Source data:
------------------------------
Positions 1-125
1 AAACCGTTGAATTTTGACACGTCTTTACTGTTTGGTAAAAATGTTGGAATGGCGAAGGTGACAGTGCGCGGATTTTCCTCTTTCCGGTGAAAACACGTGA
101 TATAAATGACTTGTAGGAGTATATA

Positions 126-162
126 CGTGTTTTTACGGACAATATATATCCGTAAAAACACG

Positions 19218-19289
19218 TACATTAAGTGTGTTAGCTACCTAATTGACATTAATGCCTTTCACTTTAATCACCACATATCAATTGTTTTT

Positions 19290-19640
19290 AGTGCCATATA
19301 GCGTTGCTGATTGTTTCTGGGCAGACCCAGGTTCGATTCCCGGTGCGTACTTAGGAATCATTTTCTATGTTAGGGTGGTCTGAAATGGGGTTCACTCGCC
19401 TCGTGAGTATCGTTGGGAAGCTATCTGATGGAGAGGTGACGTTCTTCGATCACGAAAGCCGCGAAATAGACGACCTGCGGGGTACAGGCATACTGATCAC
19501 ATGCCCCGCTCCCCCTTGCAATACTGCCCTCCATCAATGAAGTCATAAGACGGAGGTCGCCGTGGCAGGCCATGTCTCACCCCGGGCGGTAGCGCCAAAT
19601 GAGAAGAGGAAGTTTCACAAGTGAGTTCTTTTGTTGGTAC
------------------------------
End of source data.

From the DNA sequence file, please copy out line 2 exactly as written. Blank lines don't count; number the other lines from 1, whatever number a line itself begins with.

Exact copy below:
1 AAACCGTTGAATTTTGACACGTCTTTACTGTTTGGTAAAAATGTTGGAATGGCGAAGGTGACAGTGCGCGGATTTTCCTCTTTCCGGTGAAAACACGTGA